Astronaut Buzz Aldrin. Former Pittsburgh Steelers quarterback Terry Bradshaw. Actor Marlon Brando. Comedian Jim Carrey. Princess Diana. Charles Dickens. Tolstoy. Billy Joel. And President Abraham Lincoln.
Especially President Lincoln.
These are just some notable people who have battled depression. For most of my life, I counted myself as one of them — not for being notable, but for suffering from depression. After a serious case of postpartum depression when my first son was born 13 years ago, I started taking medication for the disease. And it is a disease.
Over the last decade, however, I was doing extremely well. Last year, I decided maybe I didn’t identify with the likes of the list above, and it was time to stop taking medicine. I mean, I’m not having anymore babies, so postpartum depression is no longer a concern. And I hadn’t had a major episode in 13 years. So, against the advice of my doctor, and despite my husband telling me he would actually pay me to keep taking the medicine, I started tapering my dose in early 2013.
Through that spring and summer, I felt great.
“See, I don’t need the medicine,” I said to my husband. In the back of my mind, however, I was cautiously aware that a true recurrence of the disease doesn’t reveal itself until a patient has been off medication for about six months. And in my eagerness to be “normal” again, I completely overlooked signs in September — roughly six months after I altered my own dose — that I was not doing well. And then everything went out of control in December.
I explain the feelings of depression to my husband, who has never experienced a true depression, like this: It’s a creeping feeling, a heaviness that is there when you first open your eyes in the morning and wonder how you’ll get yourself out of bed. Shopping for Christmas presents is an effort, holiday music an annoyance. Deadlines, bills, cleaning — even cutting my own toenails — seem like enormous obstacles. But mostly, I feel hollowed out, like a shell of a person.
It doesn’t matter what triggers the depression. The triggers are different for everyone. But anyone who has been through it knows that the abyss quickly feels like it will swallow you whole.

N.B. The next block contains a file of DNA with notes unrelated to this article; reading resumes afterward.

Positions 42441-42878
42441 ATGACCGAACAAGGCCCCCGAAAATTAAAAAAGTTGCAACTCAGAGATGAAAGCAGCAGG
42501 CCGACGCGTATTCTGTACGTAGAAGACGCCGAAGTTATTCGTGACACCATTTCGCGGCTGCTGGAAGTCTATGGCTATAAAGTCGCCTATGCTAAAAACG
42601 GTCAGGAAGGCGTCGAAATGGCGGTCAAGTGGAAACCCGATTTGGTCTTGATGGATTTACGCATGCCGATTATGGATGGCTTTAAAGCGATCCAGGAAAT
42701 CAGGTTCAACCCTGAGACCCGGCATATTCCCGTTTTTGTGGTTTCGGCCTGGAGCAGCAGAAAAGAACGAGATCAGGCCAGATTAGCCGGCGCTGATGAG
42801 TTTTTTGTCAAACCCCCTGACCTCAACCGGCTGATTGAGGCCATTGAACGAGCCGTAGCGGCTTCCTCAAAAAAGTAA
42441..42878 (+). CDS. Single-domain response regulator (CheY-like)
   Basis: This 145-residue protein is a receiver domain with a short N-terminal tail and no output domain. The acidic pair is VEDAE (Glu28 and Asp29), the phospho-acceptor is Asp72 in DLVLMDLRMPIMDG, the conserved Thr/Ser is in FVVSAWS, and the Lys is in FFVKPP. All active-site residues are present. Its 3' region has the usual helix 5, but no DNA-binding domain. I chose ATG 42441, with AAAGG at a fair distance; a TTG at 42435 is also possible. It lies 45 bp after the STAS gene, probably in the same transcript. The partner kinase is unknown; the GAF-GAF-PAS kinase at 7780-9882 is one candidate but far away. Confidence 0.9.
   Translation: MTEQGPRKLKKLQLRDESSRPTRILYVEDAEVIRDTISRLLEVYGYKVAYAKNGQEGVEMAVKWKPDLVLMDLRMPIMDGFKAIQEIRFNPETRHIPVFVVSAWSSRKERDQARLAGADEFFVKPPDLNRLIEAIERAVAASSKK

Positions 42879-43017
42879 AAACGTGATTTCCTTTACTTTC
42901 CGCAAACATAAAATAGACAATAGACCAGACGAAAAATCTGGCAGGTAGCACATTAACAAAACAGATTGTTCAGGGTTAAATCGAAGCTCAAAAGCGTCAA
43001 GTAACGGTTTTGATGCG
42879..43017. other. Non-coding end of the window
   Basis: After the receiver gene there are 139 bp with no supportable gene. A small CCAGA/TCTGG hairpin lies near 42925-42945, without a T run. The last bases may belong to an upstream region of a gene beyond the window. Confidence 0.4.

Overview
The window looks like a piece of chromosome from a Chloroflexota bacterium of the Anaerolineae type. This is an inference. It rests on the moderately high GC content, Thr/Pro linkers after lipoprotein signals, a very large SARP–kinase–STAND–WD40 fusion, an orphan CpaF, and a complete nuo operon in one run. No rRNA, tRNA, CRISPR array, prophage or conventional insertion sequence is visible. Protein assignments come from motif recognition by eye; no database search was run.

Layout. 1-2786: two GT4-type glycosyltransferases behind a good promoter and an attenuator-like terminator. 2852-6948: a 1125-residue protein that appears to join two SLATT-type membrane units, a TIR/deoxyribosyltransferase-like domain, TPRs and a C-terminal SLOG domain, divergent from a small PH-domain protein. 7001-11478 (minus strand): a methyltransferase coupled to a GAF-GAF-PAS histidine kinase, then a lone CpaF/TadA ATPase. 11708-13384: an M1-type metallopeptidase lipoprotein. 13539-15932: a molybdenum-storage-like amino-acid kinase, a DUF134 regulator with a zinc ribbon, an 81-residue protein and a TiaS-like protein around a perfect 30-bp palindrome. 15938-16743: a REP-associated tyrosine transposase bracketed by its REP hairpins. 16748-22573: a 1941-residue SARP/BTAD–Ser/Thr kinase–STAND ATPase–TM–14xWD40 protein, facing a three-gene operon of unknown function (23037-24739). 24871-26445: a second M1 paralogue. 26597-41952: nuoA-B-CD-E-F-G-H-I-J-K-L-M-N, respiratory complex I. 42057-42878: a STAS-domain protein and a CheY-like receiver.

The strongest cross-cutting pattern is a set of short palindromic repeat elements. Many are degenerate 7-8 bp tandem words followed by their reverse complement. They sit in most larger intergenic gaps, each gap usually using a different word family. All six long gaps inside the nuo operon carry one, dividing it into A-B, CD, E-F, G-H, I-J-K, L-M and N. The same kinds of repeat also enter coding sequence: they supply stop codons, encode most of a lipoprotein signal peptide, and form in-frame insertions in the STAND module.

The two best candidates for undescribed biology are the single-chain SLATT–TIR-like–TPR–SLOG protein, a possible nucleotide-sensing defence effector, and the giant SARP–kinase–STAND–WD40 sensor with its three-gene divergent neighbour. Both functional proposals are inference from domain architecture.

During one of my first depressive episodes when I was younger, I clung to stories of Lincoln and his depression. They helped me understand, or at least accept, something that has always puzzled me about myself: most of my friends know me as an outgoing person. I make a living out of telling stories and writing books that are sometimes humorous. How could someone like me suffer from depression?
In a 2005 Atlantic article titled “Lincoln’s Great Depression” by Joshua Shenk, Lincoln’s colleague Henry Whitney is noted as once having said, “No element of Mr. Lincoln’s character was so marked, obvious and ingrained as his mysterious and profound melancholy.” William Herndon, Lincoln’s law partner, said, “His melancholy dripped from him as he walked.”
My husband might say the same of me at times.
And yet, most of us learned about a very different Lincoln in school — the jovial Lincoln who was known for a quick wit, telling funny stories and loved to visit with people in the White House.
My husband might also say this about me.
It is this juxtaposition of deep sadness, creativity and an intense drive to connect with others on a personal level that has always seemed like an ill-fitting puzzle for people who suffer from depression. And it’s part of what made me in 2013 erroneously decide I don’t need medicine.
“Depression” isn’t me, I told myself. It was just something I went through once. It’s not who I am.
Except it doesn’t work that way. Diabetics often need medicine for the rest of their lives. So do people with heart disease. Likewise, depression is usually a lifelong disease, and often it is in fact part of who we are.
In December, I knew things were bad, but I held out hope that I could be one of those “regular” people who didn’t need anti-depressants, who could go for a jog and feel better. What finally changed my mind was when I was crying in my room and my youngest son slipped a note under the door that read, “It’s worse when you are sad.”
The next day, I took my medicine, and today, thankfully, I’m starting to get better … for them. After all, if I had diabetes, I’d take medicine to be healthy for my children.
There are days when I feel like a failure for being “stuck with this.” There are days when I curse the pill bottle. But there also are days when I look at that list of notable people again, and I realize, it’s not a bad group of which to be part. Quite the opposite.
As Shenk’s last line in the Atlantic, one that haunts me still, said of Lincoln, “Lincoln didn’t do great work because he solved the problem of his melancholy; the problem of his melancholy was all the more fuel for the fire of his great work.”